Darth Vader #4: Charles Soule/Writer, Giuseppe Camuncoli/Pencils, Cam Smith/Inks, David Curiel/Colorist, Joe Caramagna/Letterer, Heather Antos/Assistant Editor, Jordan D. White/Editor
The X-Wing Gods must have heard my prayers because this next arc is another Black Squadron story and not just a Poe thing! Actually, it’s two Black Squadron things which makes it even better.
The first group (which I shall call Team Rad Ladies) is on a propaganda mission. Suralinda, Karé, and Jess are charged with capturing footage of the First Order doing some very bad things which sounds almost deceptively easy. Meanwhile, Team Dudes (Poe and Snap) are off to find Oddy Muva. I’m more on board with Team Rad Ladies. Because obviously.
Back in my review of Issue #13, I mentioned that this comic really feels like the spiritual successor to the X-Wing books and every time we get more of the entire team, it becomes truer. Admittedly, I’m biased towards Jess Pava but I love that we’re getting more of her background here. Her need to work on her own ships and modify them isn’t just a line on her character sheet anymore; it’s a fundamental part of who she is. Granted, I’m now mildly worried about how things will go for her during this arc but at least we know she lives.
- Has Malarus always had one blue and one red eye or am I just now noticing it? Either way… very Ysanne Isard.
- The blurred movement panel of Threepio looks like a bizarre alien head
- Yay for old school starfighters!
- Did Jess have an astromech in her x-wing during The Force Awakens? Someone should check.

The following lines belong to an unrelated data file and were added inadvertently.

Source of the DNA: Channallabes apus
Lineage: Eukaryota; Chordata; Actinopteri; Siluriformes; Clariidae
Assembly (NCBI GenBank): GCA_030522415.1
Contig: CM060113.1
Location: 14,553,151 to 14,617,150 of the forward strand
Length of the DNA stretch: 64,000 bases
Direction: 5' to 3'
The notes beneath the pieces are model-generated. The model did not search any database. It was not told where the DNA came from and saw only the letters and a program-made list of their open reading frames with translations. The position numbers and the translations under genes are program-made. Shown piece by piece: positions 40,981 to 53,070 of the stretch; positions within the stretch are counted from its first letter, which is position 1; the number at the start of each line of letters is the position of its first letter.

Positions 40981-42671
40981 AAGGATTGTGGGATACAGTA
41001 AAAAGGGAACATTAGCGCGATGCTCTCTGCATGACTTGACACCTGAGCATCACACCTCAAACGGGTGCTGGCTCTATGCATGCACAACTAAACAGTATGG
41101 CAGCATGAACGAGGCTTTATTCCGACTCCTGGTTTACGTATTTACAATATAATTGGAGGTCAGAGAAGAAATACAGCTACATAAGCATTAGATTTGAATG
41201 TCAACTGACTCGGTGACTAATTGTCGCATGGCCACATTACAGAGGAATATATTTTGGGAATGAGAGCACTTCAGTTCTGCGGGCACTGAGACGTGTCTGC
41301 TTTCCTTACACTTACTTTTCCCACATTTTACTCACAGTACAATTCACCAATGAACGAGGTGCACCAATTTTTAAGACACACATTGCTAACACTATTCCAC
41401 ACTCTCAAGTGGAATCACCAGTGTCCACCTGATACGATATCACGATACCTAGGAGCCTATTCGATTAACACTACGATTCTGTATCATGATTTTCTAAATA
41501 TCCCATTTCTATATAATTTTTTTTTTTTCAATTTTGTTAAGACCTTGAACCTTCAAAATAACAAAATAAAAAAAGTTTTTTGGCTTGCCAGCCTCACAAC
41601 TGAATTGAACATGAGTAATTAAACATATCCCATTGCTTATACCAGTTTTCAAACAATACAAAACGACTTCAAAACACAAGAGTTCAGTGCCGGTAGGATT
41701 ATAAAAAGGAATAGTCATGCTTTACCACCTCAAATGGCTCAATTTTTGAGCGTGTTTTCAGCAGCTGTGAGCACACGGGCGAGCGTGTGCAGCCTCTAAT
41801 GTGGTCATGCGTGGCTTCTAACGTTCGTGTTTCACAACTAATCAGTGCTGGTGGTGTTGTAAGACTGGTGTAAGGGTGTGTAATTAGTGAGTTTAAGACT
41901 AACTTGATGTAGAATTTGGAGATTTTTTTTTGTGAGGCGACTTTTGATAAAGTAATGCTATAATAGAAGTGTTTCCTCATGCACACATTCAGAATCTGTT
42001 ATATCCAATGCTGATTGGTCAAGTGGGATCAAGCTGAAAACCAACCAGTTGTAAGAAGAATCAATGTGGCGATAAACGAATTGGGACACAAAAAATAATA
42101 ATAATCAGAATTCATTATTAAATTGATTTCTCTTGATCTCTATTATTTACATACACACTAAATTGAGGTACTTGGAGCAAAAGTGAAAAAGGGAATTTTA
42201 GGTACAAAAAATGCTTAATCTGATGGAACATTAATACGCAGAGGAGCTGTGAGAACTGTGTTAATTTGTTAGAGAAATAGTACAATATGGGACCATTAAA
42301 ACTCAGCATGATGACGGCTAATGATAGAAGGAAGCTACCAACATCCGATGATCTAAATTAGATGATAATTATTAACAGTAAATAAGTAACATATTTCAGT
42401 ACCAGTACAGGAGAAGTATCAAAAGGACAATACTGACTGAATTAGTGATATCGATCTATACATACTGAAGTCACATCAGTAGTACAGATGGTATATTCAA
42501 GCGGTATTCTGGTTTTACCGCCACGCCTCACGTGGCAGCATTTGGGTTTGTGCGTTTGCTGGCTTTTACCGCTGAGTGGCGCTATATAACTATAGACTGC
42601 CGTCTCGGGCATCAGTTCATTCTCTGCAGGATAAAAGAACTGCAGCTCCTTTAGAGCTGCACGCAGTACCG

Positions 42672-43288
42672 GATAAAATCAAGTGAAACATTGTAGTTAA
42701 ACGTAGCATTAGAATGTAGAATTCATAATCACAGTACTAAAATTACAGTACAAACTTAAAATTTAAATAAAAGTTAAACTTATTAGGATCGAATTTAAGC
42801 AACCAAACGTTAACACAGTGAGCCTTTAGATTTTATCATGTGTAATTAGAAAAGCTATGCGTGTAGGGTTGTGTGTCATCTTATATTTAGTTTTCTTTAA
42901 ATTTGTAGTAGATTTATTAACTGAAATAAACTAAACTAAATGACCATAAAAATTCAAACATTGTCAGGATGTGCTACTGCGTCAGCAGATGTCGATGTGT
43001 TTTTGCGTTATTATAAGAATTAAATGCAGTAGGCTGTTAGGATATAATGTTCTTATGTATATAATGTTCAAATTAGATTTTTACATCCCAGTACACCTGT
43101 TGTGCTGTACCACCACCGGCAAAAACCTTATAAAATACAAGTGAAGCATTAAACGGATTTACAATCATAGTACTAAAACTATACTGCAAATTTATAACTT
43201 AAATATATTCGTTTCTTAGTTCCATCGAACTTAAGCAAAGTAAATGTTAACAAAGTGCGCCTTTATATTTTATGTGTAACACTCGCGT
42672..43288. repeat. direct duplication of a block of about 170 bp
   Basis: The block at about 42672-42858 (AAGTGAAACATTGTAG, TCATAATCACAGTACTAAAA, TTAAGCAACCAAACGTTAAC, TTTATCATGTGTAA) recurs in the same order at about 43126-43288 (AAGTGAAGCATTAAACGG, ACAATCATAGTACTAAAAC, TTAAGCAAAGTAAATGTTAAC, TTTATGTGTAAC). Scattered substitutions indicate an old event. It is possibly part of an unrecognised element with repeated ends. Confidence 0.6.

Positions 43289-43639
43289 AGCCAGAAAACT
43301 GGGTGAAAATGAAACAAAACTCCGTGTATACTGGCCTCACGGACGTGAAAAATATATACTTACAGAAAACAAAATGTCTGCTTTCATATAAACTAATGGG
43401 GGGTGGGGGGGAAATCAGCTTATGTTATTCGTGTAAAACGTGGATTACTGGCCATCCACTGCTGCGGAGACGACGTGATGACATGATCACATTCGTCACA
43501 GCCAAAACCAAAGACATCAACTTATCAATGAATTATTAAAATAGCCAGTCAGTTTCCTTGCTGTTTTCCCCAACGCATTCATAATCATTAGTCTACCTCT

- General Organa Sass = A+
It’s painfully clear that this arc is going to be trouble for Black Squadron. I love it.
Poe Dameron #17: Charles Soule/Writer, Angel Unzueta/Artist, Arif Prianto/Colorist, Joe Caramagna/Letterer, Jordan White/Editor, Heather Antos/Assistant Editor
Darth Vader’s hunt for a Jedi to murder for their lightsaber continues and it’s clear that Master Infil’a won’t go down without a fight… and it might be more than Vader can handle.
In a previous issue’s review, I called this book the slow murder of Anakin Skywalker and that still holds true here. The book is also the (and Vader would hate to hear this) spindly-legged fawn days of a Sith Lord. He’s in a body that’s mostly machine and he doesn’t have total mastery of the dark side yet. Contrast that with Master Infil’a who likely took the Barash Vow years ago and who has mostly spent his time training and… yeah. This isn’t the simplest fight. The Prequel Trilogy mentioned the Trials that a padawan would have to undergo in order to become a Jedi Knight. Regardless of whether Palpatine what Jedi Vader would find or not, these are definitely feeling like the Sith version of the Trials. (Only Vader will remain the Apprentice afterwards.)
For the most part, I like the artwork with its more traditionally comic book style. It’s something we’ve been missing in the Star Wars line up since Pepe Larraz’s work on Kanan. There’s something about Vader’s helmet that looks a little off but it’s a relatively mild complaint.
This new Darth Vader book continues to be intriguing as it asks just how much further can you break down the man who was Anakin Skywalker before there’s nothing left to continue on as Darth Vader. You should definitely pick this week’s issue up along with the previous two if you haven’t yet.
Darth Vader #3: Charles Soule/Writer, Giuseppe Camuncoli/Pencils, Cam Smith/Inks, David Curiel/Colorist, Joe Caramagna/Letterer, Heather Antos/Assistant Editor, Jordan D. White/Editor